Expecting me to step
The narrow path they’ve laid
- Buck/Mills/Stipe (R.E.M.) Walk Unafraid

No matter where in the world you are, the South is just different ... and needs a little extra time.

I finally completed a Great Walk. Unfortunately, it was without Kari or JRH. Kari has a walk of four days on the Tora Coastal Track coming up, but it isn't one of the Great Walks, and after our four day tramp on the Queen Charlotte Track (Link: The Long Walk), JRH has no desire to ever walk so far again. Technically, we did complete one of the Great Walks as a family (Link: The Land That Time Forgot), but it is a river trip and traveled by canoe or kayak, so we didn't actually walk it.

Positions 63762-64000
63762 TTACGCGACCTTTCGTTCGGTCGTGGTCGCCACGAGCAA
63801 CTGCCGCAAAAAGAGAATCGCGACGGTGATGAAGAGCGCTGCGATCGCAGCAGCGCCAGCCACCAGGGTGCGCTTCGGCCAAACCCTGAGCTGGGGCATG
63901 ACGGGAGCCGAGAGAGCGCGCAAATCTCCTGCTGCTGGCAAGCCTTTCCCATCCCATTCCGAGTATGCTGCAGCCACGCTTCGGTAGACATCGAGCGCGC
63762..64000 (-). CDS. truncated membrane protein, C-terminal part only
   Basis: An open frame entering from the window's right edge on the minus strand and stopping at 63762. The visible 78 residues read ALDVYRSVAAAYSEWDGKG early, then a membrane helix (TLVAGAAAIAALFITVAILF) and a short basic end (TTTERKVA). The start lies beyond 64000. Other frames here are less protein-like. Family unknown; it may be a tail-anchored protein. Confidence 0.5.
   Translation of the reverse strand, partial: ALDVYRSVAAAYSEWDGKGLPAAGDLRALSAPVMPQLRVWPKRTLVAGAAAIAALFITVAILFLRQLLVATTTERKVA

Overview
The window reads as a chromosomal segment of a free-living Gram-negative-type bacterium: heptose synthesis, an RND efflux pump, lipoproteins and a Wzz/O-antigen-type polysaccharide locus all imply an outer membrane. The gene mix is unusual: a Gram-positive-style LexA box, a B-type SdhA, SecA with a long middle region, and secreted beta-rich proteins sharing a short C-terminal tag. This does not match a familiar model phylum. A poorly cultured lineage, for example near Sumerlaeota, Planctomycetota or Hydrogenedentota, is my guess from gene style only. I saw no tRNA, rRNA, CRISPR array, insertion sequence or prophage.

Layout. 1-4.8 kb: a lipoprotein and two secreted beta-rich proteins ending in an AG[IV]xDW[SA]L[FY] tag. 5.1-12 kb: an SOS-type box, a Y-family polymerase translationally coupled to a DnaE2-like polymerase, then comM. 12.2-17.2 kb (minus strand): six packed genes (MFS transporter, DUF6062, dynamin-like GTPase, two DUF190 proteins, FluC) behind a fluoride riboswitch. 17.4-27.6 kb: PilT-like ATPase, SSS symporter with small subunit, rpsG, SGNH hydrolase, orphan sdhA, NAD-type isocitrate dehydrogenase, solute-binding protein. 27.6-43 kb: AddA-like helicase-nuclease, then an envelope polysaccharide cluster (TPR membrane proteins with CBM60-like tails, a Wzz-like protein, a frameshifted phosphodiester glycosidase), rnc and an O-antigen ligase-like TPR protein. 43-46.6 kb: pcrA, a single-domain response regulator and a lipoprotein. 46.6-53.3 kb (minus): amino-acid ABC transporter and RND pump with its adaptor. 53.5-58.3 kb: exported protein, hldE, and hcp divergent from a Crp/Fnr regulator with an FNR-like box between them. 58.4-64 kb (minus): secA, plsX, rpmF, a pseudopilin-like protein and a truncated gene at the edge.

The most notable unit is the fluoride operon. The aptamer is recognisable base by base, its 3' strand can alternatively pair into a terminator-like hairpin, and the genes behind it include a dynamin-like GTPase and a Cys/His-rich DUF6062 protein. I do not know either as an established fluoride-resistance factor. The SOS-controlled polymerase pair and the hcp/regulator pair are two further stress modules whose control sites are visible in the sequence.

New Zealand has a number of amazing tracks for hiking, and many of them take several days to complete, but only 10 of them have been designated as "Great Walks". They are easily accessible, well-maintained, and well marked trail systems that range from 32 km to 82 km in length and can take up to 6 days to traverse (the Whanganui Journey is 145 km of river paddling). Along the way, much of New Zealand's most spectacular views and culturally important areas are revealed. Accommodations are generally combination of campgrounds and Dept of Conservation maintained huts. Some of the tracks cross private land where there are lodges or private homes in which to stay. DoC huts can be as simple as four walls, a roof, a wood-burning stove for heat, and a wall of bunks on which to sleep, or they can be quite elaborate set-ups with small semi-private rooms and gas ranges on which to cook. They all feature some kind of water source, but that often consists of a cistern or other water source that needs to be filtered or boiled. We were fortunate to have filtered water at each of our huts (still, we filtered it again ourselves).